This has nothing to do with Ayrton Senna at all. Somebody set up you the bomb.

What is an Ayrton shunt?
Or a shunt circuit at all, for that matter?

An Ayrton, or universal shunt is used in ammeter circuits involving PMMCs to alter the sensitivity of the meter. Why use shunts? Since the meter will probably melt and hurt you if a large current goes through it, we use the shunt. A large part of the current is drawn across the shunt resistor, hopefully enough such that only the full-scale deflection current passes through the meter.

Before we consider the Ayrton shunt, though, let's have a quick look at a standard shunt circuit.

Standard shunt circuit

 
 
         I 
    o---->----+-----+-----+-----+--------+ 
          Ish V     |     |     |        | 
              \     \     \     \        | 
              /Ra   /Rb   /Rc   /Rd      V Im 
              \     \     \     \        | 
              /     /     /     /        | 
              |     |     |     |        | 
              |     O     O     |      ----- 
               \               /      |     | 
                O             O       |Meter| Rm 
                 o                    |     | 
                  \                    ----- 
                   \  Switch             | 
                    \                    | 
                     \                   | 
                      \                  | 
                       |                 | 
    o------------------+-----------------+ 
 

Where Ra, Rb, Rc and Rd are all differing resistances; 
     Rm is the internal resistance of the meter; 
     I is the initial current supplied by the source; 
     Im is the full-scale deflection current through the meter; 
and Ish is the current through the currently selected shunt resistor.

Since the shunt resistance is in parallel with the meter, the voltage drop is therefore the same across the shunt resistor as it is across the meter. Thus:

 
    Vsh = Vm 

    Using V = IR, 

    IshRsh = ImRm 

           ImRm 
     Rsh = ----- 
            Ish 

However, I = Ish + Im 

             ImRm 
     Rsh = ------- 
            I - Im 

This circuit seems to be working perfectly, and indeed it does, provided the switch is a make-before-break type. If it isn't, then the full current goes through the meter and we know what happens then. The Ayrton shunt circuit solves this problem by ensuring there is a shunt resistance at all times in the circuit. How? Like so:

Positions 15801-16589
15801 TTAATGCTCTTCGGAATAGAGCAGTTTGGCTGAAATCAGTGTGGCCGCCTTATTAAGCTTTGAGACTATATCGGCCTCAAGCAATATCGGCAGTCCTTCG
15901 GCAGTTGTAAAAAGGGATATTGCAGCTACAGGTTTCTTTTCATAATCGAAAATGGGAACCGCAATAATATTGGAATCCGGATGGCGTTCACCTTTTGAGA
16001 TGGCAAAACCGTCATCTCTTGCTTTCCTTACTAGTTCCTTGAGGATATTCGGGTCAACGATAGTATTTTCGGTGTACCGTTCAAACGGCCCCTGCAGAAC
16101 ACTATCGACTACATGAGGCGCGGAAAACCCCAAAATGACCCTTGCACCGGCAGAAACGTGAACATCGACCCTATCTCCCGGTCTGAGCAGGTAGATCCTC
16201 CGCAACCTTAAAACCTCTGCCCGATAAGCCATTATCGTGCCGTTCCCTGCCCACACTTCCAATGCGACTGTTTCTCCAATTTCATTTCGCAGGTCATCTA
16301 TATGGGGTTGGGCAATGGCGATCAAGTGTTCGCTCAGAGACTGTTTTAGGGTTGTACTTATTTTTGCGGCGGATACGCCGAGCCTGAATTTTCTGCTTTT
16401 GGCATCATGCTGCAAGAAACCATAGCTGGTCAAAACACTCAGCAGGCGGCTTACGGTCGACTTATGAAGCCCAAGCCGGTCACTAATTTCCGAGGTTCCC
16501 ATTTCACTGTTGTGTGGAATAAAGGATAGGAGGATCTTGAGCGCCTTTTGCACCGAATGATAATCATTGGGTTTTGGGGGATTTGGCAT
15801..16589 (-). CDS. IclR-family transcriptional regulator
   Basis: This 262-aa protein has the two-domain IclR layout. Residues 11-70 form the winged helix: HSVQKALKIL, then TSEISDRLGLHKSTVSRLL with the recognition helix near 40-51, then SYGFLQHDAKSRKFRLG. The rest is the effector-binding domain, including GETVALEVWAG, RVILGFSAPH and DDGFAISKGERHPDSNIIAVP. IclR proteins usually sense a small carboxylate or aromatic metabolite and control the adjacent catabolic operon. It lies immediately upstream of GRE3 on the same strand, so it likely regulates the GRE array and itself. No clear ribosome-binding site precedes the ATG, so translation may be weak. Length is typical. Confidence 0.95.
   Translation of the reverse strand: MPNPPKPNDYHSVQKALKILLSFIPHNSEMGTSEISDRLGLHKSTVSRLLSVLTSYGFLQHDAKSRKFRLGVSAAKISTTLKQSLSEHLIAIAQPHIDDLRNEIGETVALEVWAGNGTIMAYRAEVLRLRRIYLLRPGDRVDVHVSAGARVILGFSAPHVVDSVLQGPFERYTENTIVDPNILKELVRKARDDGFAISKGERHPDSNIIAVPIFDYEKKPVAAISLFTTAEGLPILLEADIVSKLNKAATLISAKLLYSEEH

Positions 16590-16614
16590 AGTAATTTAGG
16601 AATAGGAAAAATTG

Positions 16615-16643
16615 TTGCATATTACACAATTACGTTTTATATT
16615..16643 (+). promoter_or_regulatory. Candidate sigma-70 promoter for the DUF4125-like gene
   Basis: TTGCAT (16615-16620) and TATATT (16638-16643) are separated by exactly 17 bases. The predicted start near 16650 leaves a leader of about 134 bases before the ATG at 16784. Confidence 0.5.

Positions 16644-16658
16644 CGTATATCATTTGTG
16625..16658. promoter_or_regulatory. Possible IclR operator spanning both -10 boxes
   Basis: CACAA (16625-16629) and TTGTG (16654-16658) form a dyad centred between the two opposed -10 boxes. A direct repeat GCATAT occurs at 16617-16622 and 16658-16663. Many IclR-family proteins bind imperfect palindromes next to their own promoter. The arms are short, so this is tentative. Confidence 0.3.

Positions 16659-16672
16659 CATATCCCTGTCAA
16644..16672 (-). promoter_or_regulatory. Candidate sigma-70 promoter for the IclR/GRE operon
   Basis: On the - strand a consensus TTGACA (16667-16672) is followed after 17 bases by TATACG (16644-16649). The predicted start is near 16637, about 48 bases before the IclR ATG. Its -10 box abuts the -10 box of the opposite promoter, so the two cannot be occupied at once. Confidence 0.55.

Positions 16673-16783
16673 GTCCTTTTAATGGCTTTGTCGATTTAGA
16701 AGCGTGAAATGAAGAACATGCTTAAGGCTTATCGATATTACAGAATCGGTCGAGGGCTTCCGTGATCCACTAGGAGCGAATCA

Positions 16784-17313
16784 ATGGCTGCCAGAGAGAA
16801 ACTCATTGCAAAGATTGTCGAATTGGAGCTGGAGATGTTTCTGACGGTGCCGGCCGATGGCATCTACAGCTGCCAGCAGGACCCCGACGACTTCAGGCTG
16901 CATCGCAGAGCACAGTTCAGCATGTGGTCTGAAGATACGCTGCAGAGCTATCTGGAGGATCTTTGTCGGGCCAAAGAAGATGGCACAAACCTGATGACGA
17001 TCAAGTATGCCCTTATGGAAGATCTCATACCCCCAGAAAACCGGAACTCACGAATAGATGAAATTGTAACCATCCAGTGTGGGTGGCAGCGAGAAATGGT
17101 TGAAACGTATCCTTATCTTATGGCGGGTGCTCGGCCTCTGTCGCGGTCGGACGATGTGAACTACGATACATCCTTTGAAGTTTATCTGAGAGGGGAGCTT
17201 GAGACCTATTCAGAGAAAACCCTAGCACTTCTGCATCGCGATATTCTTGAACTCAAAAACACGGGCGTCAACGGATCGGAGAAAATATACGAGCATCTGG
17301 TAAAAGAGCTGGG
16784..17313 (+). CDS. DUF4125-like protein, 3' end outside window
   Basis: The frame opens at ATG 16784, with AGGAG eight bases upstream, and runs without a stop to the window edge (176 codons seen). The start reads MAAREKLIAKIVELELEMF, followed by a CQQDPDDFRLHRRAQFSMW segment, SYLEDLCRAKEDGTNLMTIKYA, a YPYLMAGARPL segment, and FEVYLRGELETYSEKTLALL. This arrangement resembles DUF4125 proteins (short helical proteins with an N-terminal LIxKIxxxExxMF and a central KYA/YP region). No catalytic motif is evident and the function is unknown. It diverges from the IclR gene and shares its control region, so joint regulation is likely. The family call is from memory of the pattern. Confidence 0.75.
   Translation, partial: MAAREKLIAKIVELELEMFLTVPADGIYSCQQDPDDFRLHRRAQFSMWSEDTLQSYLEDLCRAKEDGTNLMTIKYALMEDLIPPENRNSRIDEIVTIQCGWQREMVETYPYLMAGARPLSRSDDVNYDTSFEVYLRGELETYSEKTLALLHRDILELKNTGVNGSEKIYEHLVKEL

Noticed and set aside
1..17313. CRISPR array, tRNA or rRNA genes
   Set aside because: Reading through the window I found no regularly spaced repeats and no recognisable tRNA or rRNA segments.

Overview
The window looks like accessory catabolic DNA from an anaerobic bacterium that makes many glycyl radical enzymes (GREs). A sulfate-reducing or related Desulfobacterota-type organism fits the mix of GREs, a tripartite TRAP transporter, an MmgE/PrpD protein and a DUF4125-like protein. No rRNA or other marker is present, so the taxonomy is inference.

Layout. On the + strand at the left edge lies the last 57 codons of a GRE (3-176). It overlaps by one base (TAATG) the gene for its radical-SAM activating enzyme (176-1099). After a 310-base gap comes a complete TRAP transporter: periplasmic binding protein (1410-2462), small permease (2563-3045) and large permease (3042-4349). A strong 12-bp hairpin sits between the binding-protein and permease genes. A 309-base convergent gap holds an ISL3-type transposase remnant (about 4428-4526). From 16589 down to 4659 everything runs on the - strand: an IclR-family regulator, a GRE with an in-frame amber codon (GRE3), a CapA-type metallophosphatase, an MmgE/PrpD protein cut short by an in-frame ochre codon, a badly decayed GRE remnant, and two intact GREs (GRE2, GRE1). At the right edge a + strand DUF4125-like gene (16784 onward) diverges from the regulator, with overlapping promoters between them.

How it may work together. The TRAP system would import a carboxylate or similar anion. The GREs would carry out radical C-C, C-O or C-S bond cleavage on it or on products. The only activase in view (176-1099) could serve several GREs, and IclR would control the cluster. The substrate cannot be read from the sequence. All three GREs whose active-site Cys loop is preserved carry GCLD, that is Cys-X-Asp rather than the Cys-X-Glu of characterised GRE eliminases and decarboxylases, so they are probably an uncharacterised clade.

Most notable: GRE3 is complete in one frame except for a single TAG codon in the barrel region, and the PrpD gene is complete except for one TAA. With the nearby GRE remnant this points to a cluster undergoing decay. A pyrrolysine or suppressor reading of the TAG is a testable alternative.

/----+------------------+ 
                     /     |                  | 
                    /      \        /|\       | 
                   /       /         |        | 
                 AO        \ Ra      |        V Im 
                           /         |        | 
           I   Switch      |         |        | 
   +ve o--->---x----oO-----+         |      ----- 
                     B     |         |     |     | 
                           \         |     |Meter| Rm 
                 CO        /         |     |     | 
                   \       \ Rb     Rsh     ----- 
                    \      /         |        | 
                     \     |         |        | 
                      \----+         |        | 
                           |         |        | 
                           \         |        | 
                           /         |        | 
                           \ Rc      |        | 
                           /        \|/       | 
               Ish         |                  | 
   -ve o--------<----------+------------------+ 
 
Where Ra, Rb and Rc are resistances; 
     Rsh is the total shunt resistance; 
     A, B and C are the three switch positions; 
     I is the initial current; 
     Im is the FSD current through meter; 
and Ish is the shunt current. 
As can be seen, there is no possible way that the circuit can be left without a shunt resistance, saving you millions of pounds on replacement PMMC meters. However, nothing in life is free: as a result of these hijinxs, the overall meter resistance is increased.

Calculating resistance in an Ayrton shunt

To calculate the resistance valves, the best method is to start with the most sensitive range and work backwards to the least sensitive. The calculations are as follows:

 
    Most sensitive range (position A): 

    Rsh = Ra + Rb + Rc 

    Vsh = Vm => IshRsh = ImRm 

           ImRm 
    Rsh = ------         (Remember: Ish = I - Im) 
          I - Im 


    Next range (position B): 

Note that on this range, Rb + Rc are in parallel with Ra + Rm. So: 

    V(Rb + Rc) = V(Ra + Rm) 

    (I - Im)(Rb + Rc) = Im(Ra + Rm) 

We know Rsh = Ra + Rb + Rc, 
    =>  Ra = Rsh - (Rb + Rc) 

    I(Rb + Rc) - Im(Rb + Rc) = Im(Rsh - (Rb + Rc) + Rm) 

    I(Rb + Rc) - Im(Rb + Rc) = ImRsh - Im(Rb + Rc) + ImRm 

Cancelling out Im(Rb + Rc): 
    I(Rb + Rc) = ImRsh + ImRm 

              ImRsh + ImRm 
    Rb + Rc = ------------ 
                   I 


    Least sensitive range (position C): 

On this range, Rc is in parallel with Ra + Rb + Rm. So: 

    VRc = V(Ra + Rb + Rm) 

    Rc(I - Im) = Im(Ra + Rb + Rm) 

Again, Ra = Rsh - (Rb + Rc); 
    IRc - ImRc = Im(Rsh - (Rb + Rc) + Rb + Rm) 

    IRc - ImRc = ImRsh - ImRb - ImRc + ImRb + ImRm 

Cancelling out: 
    IRc = ImRsh + ImRm 

         ImRsh + ImRm 
    Rc = ------------ 
              I 

"What? That's the same as last time!" I hear you scream. You're correct, but remember: Everything you change changes something else. In this case, since the resistance values have changed, the I is also changed, thus giving a different result.

That's all, folks!


Information from class notes/study, Instrumentation course, QUB Electrical and Electronic Engineering.

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